You may recall that I spoke to Raimi at the time of the film’s theatrical release, and tried to dig deep into his choices about the film’s stereography. My goal was to address a lot of the scepticism that surrounds 3D, and I think Raimi helped illustrate, at the very, very least, that making his film this way was definitely not a simple cash-in.
As the film is now headed to UK DVD and Blu-ray – and Blu-ray 3D, which I would specifically recommend – I’ve taken the opportunity for a follow-up chat with Scott Stokdyk, the film’s visual effects supervisor.
Stokdyk and I talked about the film’s new and unusual ways of integrating CG characters into live performance, about some of the wonderfully convincing simulation work, about working with Sam and, yes, about the 3D.
Before you start, though, I should give you a very basic explanation of one element of 3D filmmaking, something that Stokdyk and I go on to discuss.
So. When you or I look at something, we converge our eyes on that subject. We turn them in and look at it, pointing both eyes at the same item.
In filmmaking, the 3D camera does the same. Depending on the angle of convergence between the two lenses, the 3D qualities of the image are altered. Most basically, by selecting their convergence accordingly the filmmakers can make an image appear closer or further away, on this side of the screen or the other. This can remain constant throughout a shot, or be altered.
Or filmmakers can shoot a film with the two lenses set straight, directly parallel, and then overlap the image by different amounts in post production – effectively getting the effects of convergence later, in a way that’s easier to alter during editing.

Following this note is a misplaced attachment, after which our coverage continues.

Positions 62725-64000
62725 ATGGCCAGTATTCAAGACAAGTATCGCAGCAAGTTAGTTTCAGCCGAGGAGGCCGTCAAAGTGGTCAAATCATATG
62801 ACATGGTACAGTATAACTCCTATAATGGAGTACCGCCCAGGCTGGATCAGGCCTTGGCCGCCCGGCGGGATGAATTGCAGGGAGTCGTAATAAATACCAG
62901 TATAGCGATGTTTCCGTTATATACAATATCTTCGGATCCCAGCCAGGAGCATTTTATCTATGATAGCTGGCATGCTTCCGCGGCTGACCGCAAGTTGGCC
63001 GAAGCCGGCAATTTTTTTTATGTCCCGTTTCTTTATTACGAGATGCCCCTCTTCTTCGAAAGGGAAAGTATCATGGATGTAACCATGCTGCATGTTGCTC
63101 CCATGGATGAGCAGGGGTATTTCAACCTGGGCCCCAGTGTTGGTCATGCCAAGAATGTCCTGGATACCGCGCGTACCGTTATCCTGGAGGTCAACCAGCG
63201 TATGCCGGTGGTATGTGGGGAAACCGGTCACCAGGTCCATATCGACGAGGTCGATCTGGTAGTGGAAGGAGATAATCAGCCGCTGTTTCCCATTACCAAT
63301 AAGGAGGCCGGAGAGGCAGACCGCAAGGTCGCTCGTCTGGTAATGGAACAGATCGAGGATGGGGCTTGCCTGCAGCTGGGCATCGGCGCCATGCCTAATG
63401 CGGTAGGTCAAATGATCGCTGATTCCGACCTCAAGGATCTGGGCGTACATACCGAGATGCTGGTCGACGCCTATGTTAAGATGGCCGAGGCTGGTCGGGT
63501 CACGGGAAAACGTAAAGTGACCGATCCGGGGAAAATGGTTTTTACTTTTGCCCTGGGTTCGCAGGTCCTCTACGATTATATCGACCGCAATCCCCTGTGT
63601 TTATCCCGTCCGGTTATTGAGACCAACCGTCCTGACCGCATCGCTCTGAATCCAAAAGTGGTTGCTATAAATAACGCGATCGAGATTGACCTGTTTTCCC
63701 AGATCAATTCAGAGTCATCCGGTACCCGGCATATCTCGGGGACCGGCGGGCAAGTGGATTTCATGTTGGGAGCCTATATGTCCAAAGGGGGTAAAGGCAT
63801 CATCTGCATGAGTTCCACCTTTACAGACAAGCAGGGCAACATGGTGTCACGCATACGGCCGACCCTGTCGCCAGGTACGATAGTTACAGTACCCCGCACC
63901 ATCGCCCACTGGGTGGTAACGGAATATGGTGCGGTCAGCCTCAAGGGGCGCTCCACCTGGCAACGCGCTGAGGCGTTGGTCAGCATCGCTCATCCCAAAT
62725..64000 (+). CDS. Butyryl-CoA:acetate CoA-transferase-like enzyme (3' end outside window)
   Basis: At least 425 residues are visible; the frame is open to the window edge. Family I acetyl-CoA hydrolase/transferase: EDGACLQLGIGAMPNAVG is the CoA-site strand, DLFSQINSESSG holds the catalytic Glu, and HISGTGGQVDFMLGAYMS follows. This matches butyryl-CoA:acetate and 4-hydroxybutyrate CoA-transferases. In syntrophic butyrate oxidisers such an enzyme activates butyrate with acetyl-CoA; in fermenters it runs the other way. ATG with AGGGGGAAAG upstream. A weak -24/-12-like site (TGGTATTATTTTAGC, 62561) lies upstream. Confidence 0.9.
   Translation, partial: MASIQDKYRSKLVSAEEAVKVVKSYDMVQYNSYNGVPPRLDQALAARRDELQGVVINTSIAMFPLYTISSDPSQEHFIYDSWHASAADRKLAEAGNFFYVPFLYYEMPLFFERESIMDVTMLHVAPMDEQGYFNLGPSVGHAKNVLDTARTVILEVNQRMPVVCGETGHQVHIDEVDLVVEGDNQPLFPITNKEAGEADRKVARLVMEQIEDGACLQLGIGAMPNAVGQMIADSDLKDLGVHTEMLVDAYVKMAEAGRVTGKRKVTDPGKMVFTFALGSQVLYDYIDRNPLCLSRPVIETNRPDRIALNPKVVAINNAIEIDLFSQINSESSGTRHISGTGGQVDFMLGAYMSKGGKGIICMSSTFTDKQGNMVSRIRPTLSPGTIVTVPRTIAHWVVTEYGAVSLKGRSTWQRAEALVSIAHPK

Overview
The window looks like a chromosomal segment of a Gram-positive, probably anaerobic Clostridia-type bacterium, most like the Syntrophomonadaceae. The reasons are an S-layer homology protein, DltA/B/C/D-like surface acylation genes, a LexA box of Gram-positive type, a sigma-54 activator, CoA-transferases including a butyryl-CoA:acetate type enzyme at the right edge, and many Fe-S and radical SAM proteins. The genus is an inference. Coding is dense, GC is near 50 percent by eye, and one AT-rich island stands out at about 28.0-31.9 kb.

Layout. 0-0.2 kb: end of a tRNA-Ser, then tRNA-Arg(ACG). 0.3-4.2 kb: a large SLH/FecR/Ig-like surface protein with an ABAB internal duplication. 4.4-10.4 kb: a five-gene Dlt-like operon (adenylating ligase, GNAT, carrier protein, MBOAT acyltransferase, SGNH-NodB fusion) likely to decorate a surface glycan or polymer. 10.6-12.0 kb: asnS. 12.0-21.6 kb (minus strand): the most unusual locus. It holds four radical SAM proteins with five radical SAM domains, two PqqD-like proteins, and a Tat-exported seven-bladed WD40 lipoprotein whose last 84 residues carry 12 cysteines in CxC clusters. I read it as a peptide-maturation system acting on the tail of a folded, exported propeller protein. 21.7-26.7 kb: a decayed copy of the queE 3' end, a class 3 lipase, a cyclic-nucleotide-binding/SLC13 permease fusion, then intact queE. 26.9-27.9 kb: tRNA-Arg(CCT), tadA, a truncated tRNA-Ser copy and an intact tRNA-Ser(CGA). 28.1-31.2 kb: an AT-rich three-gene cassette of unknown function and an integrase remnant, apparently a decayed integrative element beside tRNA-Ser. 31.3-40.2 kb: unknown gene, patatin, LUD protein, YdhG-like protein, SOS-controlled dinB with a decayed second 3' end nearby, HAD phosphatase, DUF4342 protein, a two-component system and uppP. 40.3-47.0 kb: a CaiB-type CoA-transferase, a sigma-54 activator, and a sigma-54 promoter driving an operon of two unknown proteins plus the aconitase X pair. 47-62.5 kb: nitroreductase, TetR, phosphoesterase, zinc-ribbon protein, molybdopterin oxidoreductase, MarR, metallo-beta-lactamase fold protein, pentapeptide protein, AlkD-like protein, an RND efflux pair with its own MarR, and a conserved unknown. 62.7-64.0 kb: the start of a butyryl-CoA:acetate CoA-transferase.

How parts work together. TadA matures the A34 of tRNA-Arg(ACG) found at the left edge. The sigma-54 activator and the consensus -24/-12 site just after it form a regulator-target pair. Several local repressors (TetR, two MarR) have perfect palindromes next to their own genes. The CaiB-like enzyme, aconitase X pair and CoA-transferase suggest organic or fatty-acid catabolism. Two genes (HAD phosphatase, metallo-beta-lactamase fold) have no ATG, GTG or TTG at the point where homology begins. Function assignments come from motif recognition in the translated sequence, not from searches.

Expect talk about 3D and convergence, then, but first up, Stokdyk’s comments on working with Sam Raimi.
Sam has a great sense of humour, so he is constantly trying to have fun and make the process enjoyable, and to create a creative environment. I can throw out crazy or ridiculous ideas and he may make fun of me for it, but he’ll always listen and I’ll always consider what he says. And that’s what I love about it. We’ve got a level of trust, where he trusts that there’s a reason why I might say something or ask something. It’s a nice environment where you feel like you can contribute creatively, and that’s what I love most about working with Sam.
I can disagree with Sam and he’ll respect my opinion, so I try not to put roadblocks in. But this film is one where we liked to visualise the 3D convergence on set and then when it came time to shooting, go to straight and just re-converge in post-production. This was such a heavy visual-effects shot that it makes a huge difference, and I personally don’t feel like we’re sacrificing anything visual at the end of the day.
If you’re converged with the camera while you’re shooting, you get more key-stoning and warping artifacts between the right and left eye. You either have to do a lot of post-production to take this out, or you live with it, and you deal with the eye-strain that causes.
From the beginning, Ed Marsh, our stereographer, and myself, wanted a really pleasant, comfortable experience. We wanted to push the depth, but we wanted a comfortable experience. And I feel that when you shoot converged, you either have to do so much correction between the edges of the frame in post, that you might as well have shot parallel, or you live with it and it’s not as pleasant for the viewer.